Catching up from last week, it seems the successful passage of L.A.’s anti-harassment ordinance is making waves, though not necessarily the way we might have hoped.
Despite a number of council and committee hearings as it glacially made its way through the development process leading up to unanimous approval by the city council, many motorists seemed to be blindsided by the new ordinance.
Which is what tends to happen when you don’t pay any attention to your own government.
One thing that seems to have been forgotten in the cycling community’s celebration over the passage of the anti-harassment ordinance is the role the Los Angeles County Bicycle Coalition played in seeing this law through from the very beginning.
It’s true that Councilmember Bill Rosendahl and his aide Paul Backstrom deserve the lion’s share of credit, along with Judith Reel — who had the stroke of genius to make this a civil, rather than criminal, law — and LADOT’s Michele Mowery. No one can understate the important roll attorneys Ross Hirsch and Daniel Jimenez played in vetting the wording, or the vital support of Bicycle Advisory Committee President Jay Slater and other members of the BAC in getting it passed.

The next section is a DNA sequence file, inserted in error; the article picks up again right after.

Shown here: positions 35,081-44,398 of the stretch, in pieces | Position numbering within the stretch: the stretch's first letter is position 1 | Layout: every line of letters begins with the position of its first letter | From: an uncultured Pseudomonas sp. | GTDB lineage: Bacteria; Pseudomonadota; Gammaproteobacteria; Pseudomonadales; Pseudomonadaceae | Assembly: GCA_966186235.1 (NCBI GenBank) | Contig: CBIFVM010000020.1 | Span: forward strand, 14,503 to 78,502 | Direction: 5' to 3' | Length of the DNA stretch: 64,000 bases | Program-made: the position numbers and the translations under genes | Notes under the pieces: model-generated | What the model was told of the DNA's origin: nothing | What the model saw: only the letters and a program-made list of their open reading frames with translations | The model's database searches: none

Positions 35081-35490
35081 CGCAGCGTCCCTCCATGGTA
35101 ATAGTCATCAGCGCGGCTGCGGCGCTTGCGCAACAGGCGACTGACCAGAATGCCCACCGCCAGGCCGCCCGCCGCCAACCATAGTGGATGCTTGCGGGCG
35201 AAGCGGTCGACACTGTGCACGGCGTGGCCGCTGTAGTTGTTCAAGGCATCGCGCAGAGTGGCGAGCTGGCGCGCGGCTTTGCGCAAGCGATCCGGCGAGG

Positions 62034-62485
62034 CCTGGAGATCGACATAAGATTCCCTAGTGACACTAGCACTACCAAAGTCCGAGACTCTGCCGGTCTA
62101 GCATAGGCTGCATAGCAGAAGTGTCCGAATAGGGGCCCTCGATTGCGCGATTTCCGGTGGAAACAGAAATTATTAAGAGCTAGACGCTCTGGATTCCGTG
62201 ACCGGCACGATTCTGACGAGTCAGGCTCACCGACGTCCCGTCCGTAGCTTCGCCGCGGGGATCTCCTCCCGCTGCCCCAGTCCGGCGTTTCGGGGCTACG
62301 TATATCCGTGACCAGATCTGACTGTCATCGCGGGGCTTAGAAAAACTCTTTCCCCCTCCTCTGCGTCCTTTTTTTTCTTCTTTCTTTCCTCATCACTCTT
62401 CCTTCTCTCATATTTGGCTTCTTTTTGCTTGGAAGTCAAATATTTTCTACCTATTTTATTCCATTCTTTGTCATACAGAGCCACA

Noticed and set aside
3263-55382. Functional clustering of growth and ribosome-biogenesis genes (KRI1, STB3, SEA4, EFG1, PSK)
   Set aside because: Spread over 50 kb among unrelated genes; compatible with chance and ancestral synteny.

And let’s not forget the work of LADOT Bike Blog’s Chris Kidd in explaining and carrying the torch for this bill.
But I remember committee meetings where the only cyclists present were myself and representatives from the LACBC.
I don’t mention this because I’m on the board of the coalition.
But because it was the hard work of Aurisha Smolarsky, Dorothy Le, Jen Klausner and Allison Mannos in fighting for this bill that convinced me to join the LACBC and become a board member in the first place. As well as Alexis Lantz, who later took over for Aurisha in fighting behind the scenes to make this law as strong as it could be and help ensure its passage.
Without their hard work, this law might not exist today. And it certainly wouldn’t be as strong as it turned out to be.